Deformational plagiocephaly is often called positional plagiocephaly, shows as a flattening on one side of the back head. It’s caused by external pressures to the skull during infancy and can develop either before or after the baby is born. Most parents start to notice the flattened area at about 8 weeks of age and it can be caused by the infant staying in one position for too long when the skull is particularly soft and flexible in early infancy.
What do I look for?
A head which has deformational plagiocephaly is can be most easily assessed by looking down on the top.
Normally, the head shape looks a little bit like an egg, with the front a little narrower than the back. It looks evenly round on both sides at the back and there might be a slight difference between the right and left sides at the back. This is minor and most people have a slight asymmetry.
There is a slight flattening to one side of the back of the head and the ear on the flattened side might be pushed forward a little. Again, this is minor and does not need treatment.
There is a flattening on one side at the back, the ear on the same side is pushed forwards. The brow and the cheek on the same side is also pushed forward. In its case we would recommend treatment as it’s starting to bring facial asymmetry which will be addressed during treatment.
There is flattening on one side at the back, the ear, the brow and the cheek is pushed forward on the same side. The side of the cheek is more round on the same side and one eye is more open than the other. The non-flattened side may be pushed away from the midline and this side is much more rounded than the flattened side. We recommend treatment for this degree of severity and depending on the severity and the age of the baby when treatment is started, two helmet treatments might be indicated to bring it back to an acceptable shape.
Without treatment, the deformity can continue to develop with the temporal area in front of the ears starting to bulge and the height at the back of the head increasing.
During your baby’s first year, it is important to keep an eye on the shape of your child’s head, because early identification invariably leads to more successful treatment.
Why does this happen?
Research shows that up to half of new-born babies show some signs of plagiocephaly and that many will self correct. However, one in twenty five babies go on to develop a significant plagiocephaly.
As its name suggests, deformational plagiocephaly is a deformity of the skull which is mainly caused by a baby lying with the head in one position for too long during the early stages of infancy. As babies cannot support themselves during the first few months of life, they tend to lie in one position and develop a positional preference in which they feel the most comfortable. When a child lies in the same position for long periods of time, the skull can begin to deform and flatten.
Although this is how deformational plagiocephaly commonly develops, there are other factors which can influence and encourage skull flattening:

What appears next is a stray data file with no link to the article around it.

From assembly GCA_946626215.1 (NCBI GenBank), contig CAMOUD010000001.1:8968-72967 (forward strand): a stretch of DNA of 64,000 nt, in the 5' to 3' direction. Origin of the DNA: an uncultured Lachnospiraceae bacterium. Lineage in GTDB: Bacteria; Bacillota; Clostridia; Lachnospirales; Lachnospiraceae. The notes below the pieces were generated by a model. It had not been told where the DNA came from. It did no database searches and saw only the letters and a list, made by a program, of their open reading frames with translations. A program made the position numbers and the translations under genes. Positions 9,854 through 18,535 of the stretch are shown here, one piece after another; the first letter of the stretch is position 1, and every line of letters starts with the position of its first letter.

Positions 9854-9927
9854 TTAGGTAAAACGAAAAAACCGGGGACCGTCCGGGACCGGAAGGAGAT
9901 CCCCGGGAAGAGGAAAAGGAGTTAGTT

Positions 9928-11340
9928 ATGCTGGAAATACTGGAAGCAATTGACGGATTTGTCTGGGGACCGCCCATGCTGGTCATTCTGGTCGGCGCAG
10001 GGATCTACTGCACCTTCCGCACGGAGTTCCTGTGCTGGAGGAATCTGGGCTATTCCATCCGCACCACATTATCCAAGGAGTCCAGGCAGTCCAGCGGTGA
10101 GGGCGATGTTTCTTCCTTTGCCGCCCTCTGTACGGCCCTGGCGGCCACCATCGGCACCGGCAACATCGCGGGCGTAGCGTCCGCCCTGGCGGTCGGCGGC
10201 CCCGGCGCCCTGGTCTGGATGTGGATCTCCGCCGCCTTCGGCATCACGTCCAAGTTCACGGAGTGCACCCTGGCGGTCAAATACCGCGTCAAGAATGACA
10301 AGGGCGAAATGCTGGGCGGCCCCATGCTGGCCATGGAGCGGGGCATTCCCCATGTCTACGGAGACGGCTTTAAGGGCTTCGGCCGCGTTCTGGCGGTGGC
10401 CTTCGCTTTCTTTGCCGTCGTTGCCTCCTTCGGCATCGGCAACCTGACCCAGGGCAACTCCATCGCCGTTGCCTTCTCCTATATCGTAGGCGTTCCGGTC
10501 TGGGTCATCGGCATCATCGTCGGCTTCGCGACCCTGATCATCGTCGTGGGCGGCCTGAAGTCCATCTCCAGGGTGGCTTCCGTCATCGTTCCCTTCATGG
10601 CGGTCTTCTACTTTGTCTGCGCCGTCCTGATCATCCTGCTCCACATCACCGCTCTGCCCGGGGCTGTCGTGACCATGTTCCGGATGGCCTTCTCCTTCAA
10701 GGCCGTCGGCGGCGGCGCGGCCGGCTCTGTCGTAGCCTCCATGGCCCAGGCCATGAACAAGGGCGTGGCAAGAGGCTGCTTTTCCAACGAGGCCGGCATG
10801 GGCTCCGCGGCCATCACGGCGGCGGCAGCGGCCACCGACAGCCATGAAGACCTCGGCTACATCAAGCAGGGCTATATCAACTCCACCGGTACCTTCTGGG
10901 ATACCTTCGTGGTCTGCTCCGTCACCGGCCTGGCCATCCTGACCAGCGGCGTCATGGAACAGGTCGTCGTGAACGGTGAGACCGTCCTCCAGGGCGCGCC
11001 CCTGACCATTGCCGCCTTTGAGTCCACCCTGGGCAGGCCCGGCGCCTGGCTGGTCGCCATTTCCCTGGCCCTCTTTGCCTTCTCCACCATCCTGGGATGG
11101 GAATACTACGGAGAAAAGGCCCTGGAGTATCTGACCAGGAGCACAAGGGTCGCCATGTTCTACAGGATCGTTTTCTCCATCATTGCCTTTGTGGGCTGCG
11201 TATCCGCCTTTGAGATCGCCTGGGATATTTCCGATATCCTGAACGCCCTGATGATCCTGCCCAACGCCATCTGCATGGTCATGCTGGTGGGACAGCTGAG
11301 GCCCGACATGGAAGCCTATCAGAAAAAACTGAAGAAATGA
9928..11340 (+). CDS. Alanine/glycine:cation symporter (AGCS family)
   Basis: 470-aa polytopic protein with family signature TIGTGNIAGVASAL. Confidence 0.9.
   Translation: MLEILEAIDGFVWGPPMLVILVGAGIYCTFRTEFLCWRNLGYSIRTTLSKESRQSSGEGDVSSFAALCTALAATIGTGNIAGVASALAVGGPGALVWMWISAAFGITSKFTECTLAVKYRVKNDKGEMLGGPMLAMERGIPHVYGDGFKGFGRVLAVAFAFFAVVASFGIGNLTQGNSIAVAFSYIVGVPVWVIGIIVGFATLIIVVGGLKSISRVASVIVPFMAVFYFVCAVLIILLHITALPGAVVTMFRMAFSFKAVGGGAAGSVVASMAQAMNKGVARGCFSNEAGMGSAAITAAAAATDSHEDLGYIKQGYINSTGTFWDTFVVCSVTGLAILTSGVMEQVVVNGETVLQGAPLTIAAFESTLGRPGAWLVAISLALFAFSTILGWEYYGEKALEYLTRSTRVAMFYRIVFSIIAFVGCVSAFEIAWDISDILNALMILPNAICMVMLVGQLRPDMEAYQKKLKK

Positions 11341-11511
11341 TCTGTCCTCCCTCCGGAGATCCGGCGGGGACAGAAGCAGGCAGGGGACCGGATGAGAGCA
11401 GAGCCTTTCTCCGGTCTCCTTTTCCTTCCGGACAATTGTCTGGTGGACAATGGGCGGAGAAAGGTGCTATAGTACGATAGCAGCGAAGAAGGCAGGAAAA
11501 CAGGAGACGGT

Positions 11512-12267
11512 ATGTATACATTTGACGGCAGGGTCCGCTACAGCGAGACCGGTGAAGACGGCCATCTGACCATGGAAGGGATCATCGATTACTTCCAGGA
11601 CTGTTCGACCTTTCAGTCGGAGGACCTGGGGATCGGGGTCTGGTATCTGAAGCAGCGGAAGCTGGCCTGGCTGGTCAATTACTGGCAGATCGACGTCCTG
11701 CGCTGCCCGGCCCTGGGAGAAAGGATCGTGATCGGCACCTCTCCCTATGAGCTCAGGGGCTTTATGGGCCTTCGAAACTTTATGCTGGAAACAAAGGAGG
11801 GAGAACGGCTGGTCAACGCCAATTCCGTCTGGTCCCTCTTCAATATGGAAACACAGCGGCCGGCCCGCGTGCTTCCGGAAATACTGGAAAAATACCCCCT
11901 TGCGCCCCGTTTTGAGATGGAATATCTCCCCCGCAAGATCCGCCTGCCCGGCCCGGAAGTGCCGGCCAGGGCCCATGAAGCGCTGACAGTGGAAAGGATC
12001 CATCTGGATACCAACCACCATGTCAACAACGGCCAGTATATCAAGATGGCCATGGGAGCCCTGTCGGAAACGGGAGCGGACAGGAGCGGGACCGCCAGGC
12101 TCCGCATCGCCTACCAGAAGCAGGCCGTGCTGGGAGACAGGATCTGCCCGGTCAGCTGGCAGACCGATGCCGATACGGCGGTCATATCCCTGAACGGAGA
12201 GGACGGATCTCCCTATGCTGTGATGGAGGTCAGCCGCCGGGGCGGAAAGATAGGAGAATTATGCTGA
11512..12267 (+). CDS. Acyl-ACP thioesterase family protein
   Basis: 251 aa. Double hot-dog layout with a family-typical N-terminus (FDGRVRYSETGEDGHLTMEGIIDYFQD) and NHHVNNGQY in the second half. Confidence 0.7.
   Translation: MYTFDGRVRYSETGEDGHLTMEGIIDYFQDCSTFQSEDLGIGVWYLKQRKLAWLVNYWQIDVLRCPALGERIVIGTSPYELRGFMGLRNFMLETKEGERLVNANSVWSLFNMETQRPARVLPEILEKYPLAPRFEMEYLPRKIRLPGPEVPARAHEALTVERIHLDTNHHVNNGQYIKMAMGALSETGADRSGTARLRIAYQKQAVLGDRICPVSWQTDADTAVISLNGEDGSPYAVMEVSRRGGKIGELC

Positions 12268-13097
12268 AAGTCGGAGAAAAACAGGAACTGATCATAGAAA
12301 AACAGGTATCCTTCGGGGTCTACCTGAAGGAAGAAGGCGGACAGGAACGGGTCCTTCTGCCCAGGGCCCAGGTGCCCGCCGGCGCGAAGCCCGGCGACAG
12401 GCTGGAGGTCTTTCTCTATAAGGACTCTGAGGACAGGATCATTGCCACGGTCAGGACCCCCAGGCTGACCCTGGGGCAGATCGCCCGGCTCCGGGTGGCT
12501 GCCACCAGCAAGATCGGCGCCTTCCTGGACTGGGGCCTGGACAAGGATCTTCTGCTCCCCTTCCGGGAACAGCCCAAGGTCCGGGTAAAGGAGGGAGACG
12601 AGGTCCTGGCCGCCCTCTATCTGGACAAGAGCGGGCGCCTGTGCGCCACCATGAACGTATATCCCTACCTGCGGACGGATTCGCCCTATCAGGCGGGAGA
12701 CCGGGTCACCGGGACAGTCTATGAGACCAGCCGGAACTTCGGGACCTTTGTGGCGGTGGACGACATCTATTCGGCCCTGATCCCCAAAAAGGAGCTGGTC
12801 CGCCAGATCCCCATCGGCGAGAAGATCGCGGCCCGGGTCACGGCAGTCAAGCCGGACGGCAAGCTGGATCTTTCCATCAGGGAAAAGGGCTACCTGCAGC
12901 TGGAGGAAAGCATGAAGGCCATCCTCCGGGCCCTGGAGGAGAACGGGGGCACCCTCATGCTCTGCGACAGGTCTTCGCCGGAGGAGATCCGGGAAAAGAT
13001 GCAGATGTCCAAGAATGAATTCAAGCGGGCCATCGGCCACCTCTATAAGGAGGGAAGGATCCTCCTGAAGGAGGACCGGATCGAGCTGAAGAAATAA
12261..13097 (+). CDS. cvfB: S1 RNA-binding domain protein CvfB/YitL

Children born before their full term might not have had chance to fully develop their skeletal structures, so their skulls can be soft and can become deformed.
There is only a limited space in the womb. When pregnant with twins, this space has to be shared between two children, thus increasing the chance of pre-birth pressure on the skull. It is fairly common for babies within multiple births to develop flattened areas on the skull during development.
If the mother is having problems and there is a forceps or ventouse (vacuum) assisted birth, there can be bruising to the skull or neck and shoulder muscles. These can restrict neck and head movement which can lead to the baby developing a plagiocephaly.
The Different Types of Head Shape
In earlier blog posts we have highlighted the key differences between plagiocephaly and brachycephaly and have explored how to differentiate between plagiocephaly and craniosyntosis. However, it is also important for the clinician to understand how plagiocephaly differs from other forms of flat head syndrome to ensure that the correct specialist treatment is prescribed.
Infants with plagiocephaly can have a head shape deformity which is on the scale from mild to severe. For effective treatment, early intervention is essential with a small window of opportunity to help. Once a child reaches the age of 14 months, there is too little growth available and the skull structures are too rigid to be moulded back into shape. The ideal age to seek treatment is between 4-9 months.
Mild forms of positional plagiocephaly are regularly corrected using repositioning techniques such as ‘tummy time’: for advice on how to reposition your baby, check out our repositioning guide. However, if your child has a moderate to severe level of plagiocephaly, a specially crafted plagiocephaly helmet may be prescribed. Helmet therapy works by relieving pressure from the flattened part of the skull, gently encouraging it to grow naturally to a more normal, rounded shape.
If your family are about to embark on a plagiocephaly journey, you are not alone: read parent’s stories and explore the best places to get plagiocephaly advice and support such as children’s fundraising charity headstart4babies and Tree of Hope.